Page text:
Fall play to be replaced by fall film festival

September 14, 2020 — by Apurva Chakravarthy and Anjali Nuggehalli

The drama department is looking for online alternatives to live performances such as last year’s Student Production event

 

With school being completely online this semester, drama department teacher Brian Ringsted’s first year at SHS has been anything but ordinary. 

After building the drama department at Leigh High School for eleven years and spending two years in Oregon teaching and working in theater, Ringsted came to the school with the goal of inspiring students and expanding the drama program.

Despite the challenges of a new school and going online, Ringsted is confident that he will expand the drama program. 

“With the pandemic, I think everyone’s expectations have been thrown out the window,” Ringsted said. “Instead, we all get to discover something new together, which will be hard, but ultimately really exciting.” 

With the help of former drama teacher Sarah Thermond, who is now teaching drama full time at Palo Alto High School, Ringsted is working to get to know the ins and outs of the drama department. Thermond, who is also Ringsted’s friend, is also helping him adjust his curriculum to still be engaging and interactive, even in an online setting.

For example, his drama classes have started the year with improvisational theater, a unit usually reserved for later in the year.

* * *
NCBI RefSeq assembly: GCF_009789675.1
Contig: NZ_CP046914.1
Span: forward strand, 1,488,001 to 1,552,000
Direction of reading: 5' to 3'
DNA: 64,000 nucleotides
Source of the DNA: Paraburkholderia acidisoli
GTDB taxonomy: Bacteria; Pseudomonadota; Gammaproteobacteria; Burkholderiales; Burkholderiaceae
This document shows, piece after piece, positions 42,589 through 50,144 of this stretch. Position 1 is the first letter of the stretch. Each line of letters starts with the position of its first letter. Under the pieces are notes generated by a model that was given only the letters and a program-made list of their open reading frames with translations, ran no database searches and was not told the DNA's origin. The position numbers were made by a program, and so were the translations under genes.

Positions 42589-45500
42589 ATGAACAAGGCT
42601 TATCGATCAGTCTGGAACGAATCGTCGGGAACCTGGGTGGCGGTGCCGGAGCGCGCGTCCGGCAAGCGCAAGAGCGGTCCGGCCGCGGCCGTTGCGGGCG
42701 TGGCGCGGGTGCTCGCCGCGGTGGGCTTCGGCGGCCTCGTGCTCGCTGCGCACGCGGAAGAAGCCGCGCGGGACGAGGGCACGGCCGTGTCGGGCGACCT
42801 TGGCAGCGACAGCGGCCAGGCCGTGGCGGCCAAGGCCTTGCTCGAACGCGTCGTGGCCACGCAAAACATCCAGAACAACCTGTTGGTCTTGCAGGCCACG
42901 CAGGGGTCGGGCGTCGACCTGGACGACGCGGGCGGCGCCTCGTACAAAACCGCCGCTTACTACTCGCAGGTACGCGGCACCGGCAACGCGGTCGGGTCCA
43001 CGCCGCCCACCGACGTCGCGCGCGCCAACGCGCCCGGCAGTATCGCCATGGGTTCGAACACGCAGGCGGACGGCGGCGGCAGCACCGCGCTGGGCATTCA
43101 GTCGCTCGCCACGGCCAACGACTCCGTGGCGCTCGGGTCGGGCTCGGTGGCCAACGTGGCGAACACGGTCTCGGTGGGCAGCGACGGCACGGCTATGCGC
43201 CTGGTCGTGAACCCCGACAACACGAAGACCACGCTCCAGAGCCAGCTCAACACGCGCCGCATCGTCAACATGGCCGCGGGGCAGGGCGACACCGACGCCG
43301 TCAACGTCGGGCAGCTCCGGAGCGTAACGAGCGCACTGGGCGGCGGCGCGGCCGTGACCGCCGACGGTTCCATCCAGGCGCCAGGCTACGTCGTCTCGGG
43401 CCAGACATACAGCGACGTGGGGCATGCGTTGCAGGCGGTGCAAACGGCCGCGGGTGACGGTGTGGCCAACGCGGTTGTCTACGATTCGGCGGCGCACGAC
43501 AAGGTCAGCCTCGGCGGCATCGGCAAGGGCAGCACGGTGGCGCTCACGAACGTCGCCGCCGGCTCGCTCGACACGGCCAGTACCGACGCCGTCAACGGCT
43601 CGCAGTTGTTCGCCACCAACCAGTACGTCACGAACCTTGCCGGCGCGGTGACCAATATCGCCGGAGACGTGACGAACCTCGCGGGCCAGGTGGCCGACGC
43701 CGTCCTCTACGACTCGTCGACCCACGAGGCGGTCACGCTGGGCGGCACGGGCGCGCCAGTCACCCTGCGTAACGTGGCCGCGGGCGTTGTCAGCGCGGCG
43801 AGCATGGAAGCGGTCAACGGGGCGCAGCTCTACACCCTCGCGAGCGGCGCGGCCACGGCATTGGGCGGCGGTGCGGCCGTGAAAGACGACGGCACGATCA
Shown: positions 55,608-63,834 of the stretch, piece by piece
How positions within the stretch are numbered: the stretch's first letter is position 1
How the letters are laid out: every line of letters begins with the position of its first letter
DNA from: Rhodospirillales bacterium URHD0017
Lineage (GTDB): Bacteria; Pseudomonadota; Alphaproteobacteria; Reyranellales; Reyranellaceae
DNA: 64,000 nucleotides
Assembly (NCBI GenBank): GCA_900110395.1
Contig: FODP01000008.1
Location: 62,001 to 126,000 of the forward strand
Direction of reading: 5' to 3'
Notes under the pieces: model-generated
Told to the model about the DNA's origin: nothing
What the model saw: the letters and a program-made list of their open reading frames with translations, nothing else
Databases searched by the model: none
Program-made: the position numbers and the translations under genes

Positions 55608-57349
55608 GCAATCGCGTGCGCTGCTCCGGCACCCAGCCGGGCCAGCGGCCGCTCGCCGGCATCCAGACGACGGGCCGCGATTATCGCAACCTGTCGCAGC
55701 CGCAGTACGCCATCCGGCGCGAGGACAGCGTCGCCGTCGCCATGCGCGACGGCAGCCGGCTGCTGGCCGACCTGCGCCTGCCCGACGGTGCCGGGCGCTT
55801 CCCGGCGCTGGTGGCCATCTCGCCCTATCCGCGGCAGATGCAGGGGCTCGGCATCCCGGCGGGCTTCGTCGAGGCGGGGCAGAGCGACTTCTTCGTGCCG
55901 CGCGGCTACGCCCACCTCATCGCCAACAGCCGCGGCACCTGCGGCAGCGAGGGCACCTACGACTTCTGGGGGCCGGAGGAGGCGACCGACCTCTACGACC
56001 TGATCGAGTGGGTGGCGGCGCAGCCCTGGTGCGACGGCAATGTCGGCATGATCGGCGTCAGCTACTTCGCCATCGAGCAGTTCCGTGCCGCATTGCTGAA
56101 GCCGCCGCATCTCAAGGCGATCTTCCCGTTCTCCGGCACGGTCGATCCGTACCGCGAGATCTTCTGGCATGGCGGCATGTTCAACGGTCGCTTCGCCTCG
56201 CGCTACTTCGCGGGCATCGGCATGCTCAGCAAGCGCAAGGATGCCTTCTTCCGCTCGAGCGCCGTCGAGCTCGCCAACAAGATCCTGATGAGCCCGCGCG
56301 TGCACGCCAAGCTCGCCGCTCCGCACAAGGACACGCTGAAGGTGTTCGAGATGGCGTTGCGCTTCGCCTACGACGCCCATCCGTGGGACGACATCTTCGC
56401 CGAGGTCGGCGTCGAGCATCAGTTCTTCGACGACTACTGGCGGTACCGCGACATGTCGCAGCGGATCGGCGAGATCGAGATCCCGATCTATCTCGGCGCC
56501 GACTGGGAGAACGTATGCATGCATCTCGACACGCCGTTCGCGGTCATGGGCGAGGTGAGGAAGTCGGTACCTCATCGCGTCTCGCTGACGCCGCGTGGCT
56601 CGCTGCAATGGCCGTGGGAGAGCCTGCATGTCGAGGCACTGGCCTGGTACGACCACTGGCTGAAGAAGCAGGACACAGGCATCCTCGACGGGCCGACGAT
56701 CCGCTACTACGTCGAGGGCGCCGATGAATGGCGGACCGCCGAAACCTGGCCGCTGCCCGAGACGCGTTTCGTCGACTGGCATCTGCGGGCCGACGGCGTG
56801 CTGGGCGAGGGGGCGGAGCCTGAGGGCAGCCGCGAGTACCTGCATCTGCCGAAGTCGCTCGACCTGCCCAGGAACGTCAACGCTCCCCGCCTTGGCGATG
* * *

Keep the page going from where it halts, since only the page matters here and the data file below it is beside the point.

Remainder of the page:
“Doing improv on Zoom is weird and different, and it’s going to take a while to get used to,” Ringsted said. “But I’m teaching my students how to properly take and give focus, even in an online world.” 

Throughout the improv unit, Ringsted has also emphasized the importance of students feeling connected to one another. He hopes that team building and group exercises will build the trust that is so crucial to theater. 

Before going into the more technical aspects of theater such as characterization and film study, Ringsted wants students to feel completely free to be themselves.

“My hope for students is to learn to let go of the ridiculous insecurities that grip us,” Ringsted said. “Everyone desires to appear cool and not look dumb, but I’m trying to convince everyone that it’s OK to make mistakes.”  

Ringsted also plans to integrate an in-depth introduction to acting in all of his drama classes. While many of his students get acting experience through the fall play and spring musical, he wants to take this knowledge a step further. 

His goal is to dedicate a large portion of his class to studying the formal areas of acting that are often too time consuming to be taught during a show. These areas include learning how to tech plays, direct and write. This way, students will walk out of his class feeling not only more proficient as actors, but more confident around other people in general. 

He also hopes to introduce cinematography to his students, and focus on the artistry behind different shots, what their purposes are and the overall art of film.